The SRF is financed by the banking sector, and was set up along with the Single Supervisory Mechanism (SSM) and Single Resolution Mechanism (SRM) as part of the Banking Union that was agreed in response to the eurozone financial crisis, the European Commission has said.
If a bank fails, the SRM will manage resolution of the problem, with funding from the SRF to ensure minimal cost to taxpayers and the economy, the Commission said.
The SRF must have enough funding to support any resolution measures made by the Single Resolution Mechanism (SRM), the EBA said. The advice therefore recommends safeguards to make sure that the target level of funding is achieved by the end of the initial period.
The target is 1% of the covered deposits of all credit institutions authorised in all participating member states, and the initial period will end eight years from 1 January 2016 – that is, on 1 January 2024 – or eight years "from the date on which this provision is applicable", the EBA said.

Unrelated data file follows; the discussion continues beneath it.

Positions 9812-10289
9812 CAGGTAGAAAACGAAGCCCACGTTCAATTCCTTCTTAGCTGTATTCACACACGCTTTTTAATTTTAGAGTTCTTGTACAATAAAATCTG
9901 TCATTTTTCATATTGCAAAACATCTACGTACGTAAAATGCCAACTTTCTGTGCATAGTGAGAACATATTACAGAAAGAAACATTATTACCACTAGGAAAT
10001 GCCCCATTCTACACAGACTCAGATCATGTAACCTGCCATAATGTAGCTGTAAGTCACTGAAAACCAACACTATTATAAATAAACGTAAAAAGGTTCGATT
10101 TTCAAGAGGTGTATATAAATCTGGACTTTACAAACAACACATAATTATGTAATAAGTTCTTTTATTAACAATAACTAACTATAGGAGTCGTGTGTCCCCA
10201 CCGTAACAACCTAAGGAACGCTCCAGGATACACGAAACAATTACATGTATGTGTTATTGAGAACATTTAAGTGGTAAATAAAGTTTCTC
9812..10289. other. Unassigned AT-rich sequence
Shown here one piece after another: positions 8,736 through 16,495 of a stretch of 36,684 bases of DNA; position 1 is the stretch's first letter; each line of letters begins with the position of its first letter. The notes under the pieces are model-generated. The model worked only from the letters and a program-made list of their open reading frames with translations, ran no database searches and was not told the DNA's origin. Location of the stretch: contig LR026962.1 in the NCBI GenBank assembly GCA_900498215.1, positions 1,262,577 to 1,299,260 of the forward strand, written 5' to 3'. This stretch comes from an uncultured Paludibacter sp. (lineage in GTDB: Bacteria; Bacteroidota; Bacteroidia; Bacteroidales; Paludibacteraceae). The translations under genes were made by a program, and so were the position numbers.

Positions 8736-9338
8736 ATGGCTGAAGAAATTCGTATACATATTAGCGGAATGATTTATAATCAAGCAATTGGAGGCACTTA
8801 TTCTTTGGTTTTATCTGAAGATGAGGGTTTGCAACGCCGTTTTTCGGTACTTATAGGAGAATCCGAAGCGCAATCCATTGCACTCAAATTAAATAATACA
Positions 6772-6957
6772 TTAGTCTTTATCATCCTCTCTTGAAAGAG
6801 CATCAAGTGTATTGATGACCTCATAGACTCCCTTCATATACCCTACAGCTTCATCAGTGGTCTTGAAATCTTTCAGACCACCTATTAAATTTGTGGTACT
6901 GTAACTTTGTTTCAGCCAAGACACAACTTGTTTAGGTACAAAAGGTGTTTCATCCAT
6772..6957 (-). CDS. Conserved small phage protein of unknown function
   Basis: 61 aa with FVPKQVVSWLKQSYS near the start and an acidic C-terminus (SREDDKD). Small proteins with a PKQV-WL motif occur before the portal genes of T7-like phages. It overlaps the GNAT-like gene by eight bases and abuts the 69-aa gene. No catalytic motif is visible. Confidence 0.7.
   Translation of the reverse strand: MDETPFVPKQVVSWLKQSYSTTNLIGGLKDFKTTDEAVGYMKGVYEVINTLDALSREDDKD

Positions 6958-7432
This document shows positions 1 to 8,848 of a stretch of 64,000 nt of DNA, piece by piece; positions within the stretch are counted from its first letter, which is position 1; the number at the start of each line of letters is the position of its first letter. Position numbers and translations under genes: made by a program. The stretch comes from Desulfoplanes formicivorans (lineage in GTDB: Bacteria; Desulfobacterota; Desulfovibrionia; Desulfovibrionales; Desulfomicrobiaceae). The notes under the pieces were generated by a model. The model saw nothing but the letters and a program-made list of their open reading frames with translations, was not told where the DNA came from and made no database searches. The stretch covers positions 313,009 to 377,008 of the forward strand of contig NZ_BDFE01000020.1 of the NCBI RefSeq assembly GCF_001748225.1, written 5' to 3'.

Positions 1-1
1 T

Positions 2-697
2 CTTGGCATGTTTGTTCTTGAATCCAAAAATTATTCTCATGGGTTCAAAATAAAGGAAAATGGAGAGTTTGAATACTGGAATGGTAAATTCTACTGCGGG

Contributions do not have to be spread out evenly over the initial period, the EBA said. Pro-cyclical effects can be taken into account, and the advice includes a number of indicators for determining the phase of the business cycle and the risk of pro-cyclical effects. Constraints are also given on how much contribution levels can vary, the EBA said.
Other criteria look at how contribution levels should be determined when the SRF needs replenished after a significant amount has been used. Considerations are similar to those in the initial build-up, the EBA said, but the process may need to be speeded up "quite significantly to ensure that the target level is achieved as soon as possible", it said.
This may mean contributions of up to twice the amount made in previous years, it said.
Last month the EBA published guidelines on 'triggers for resolution': the circumstances that will cause an institution to be seen as failing, or likely to fail.